In the single-core test, we again see the small advantage in single-core performance for Intel then a big flip round for the multi-core test.
As for gaming, this is where clock speed is still king. We largely see results that reflect Intel’s overall single-core speed advantage.
However, notably, this advantage is only at all significant at lower resolutions, where the graphics card isn’t otherwise the performance bottleneck. In the 1440p test with Deus Ex: Mankind Divided, for instance, the difference is less than 2.6fps across all five processors.
Even at 1080p, this only increases to 22.5fps. This isn’t to be sniffed at, but considering all the processors were delivering well over 100fps, those dropped frames per second are felt far less acutely than they would be if the overall average were much lower.
It’s a similar story in Rise of the Tomb Raider, with a very small difference in performance at higher resolutions. However, there’s more of a wild variation at lower resolutions, so much so that the results were a little bit anomolous – the 8350K shouldn’t really be quicker than the 8600K, but there’s enough of a pattern to get the general idea: if gaming is your priority then any of the Intel processors tested here will be a better choice than the 2700 or 2600.
One of the key things AMD has been keen to flaunt with its latest processors is that they’re all multiplier unlocked and so are easy to overclock. However, in actuality, this is of very limited benefit.
In our tests we struggled to get either the 2700 or 2600 running all cores at the same frequency as their single-core boost, meaning single-core performance, and thus gaming performance, wasn’t improved.
Now, there are reports of these chips merrily being overclocked to beyond 5GHz in extreme situations, but at sensible voltages and temperatures, they just don’t seem to deliver the goods.
In fact, we’d almost go so far as to say that you shouldn’t really think about overclocking these chips as a matter of course, but rather think of overclocking potential as a little extra that you can gamble on.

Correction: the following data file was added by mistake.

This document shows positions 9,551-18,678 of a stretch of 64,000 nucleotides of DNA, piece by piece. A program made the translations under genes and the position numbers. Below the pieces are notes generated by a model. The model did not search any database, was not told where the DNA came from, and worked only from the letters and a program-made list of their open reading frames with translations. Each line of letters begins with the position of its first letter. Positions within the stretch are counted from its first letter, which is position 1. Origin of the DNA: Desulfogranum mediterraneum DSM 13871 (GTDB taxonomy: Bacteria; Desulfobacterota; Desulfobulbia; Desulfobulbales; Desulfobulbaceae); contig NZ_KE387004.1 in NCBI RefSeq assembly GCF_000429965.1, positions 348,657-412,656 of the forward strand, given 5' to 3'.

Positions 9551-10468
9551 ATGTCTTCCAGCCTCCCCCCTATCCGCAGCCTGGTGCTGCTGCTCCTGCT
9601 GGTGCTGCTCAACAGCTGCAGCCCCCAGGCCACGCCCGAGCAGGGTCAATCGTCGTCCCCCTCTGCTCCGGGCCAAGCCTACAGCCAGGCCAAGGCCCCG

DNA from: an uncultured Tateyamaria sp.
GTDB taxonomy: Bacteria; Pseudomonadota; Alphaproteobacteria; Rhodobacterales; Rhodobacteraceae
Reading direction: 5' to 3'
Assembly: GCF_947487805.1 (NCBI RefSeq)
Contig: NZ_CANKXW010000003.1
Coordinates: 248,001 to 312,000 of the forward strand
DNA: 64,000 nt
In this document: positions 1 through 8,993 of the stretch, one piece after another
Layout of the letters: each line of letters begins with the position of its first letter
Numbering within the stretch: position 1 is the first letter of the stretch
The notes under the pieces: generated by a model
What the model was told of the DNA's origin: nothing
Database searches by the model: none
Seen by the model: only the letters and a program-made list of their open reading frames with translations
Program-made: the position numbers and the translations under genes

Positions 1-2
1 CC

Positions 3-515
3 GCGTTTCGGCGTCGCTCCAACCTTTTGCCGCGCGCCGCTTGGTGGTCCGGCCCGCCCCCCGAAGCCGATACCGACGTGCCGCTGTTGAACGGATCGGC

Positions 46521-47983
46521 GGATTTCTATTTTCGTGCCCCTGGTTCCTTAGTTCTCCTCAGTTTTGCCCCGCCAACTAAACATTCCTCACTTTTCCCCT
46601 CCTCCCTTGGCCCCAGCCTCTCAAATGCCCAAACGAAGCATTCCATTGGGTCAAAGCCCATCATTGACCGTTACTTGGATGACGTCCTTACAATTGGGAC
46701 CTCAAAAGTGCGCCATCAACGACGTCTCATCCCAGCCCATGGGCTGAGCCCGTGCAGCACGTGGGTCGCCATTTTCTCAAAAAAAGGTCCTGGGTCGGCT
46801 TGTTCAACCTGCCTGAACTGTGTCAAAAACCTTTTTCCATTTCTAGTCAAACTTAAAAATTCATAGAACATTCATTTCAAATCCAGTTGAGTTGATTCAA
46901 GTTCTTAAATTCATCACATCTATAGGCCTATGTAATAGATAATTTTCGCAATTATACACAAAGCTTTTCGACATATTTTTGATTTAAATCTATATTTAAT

In contrast, if you buy any of the Intel 8700K, 8600K or 8350K then you can all but guarantee they’ll run at 4.8GHz without any extra voltage, so long as you’ve got a decent cooler. For the 8700K this is only a small upgrade, but for the 8600K and 8350K that’s a big bump up in performance, making them potential bargains.
Why buy the AMD Ryzen 2700 or 2600?
These are both great-value processors, ideal for heavy-duty workstations where heavy multi-tasking or multi-threaded workloads are the norm. They absolutely obliterate the competition from Intel for such tasks. They’re also perfectly adequate for anything else, including gaming.
However, there’s no getting round the fact that AMD just can’t keep pace with Intel for clock speed, so when it comes to single-core tasks – including gaming – Intel’s competing offerings will prove a better choice.
AMD should have been able to counter this basic fact with the offer of easy overclocking, but these chips just don’t stretch far enough to make up the gap. As such, it depends where your priorities lie.
As compared to the faster 2700X and 2600X, both chips make a solid case for themselves. The lower base clock speed of the 2700 does hold it back, but then it’s £90 cheaper than the 2700X.
Meanwhile, the 2600X is only £30 more than the 2600, but its reasonably high base clock means it delivers consistent performance.
It’s the same old story. AMD’s latest chips are great value for certain tasks but less so for others. You get masses of multi-thread performance, but single-thread and gaming performance trails Intel’s rival processors a little.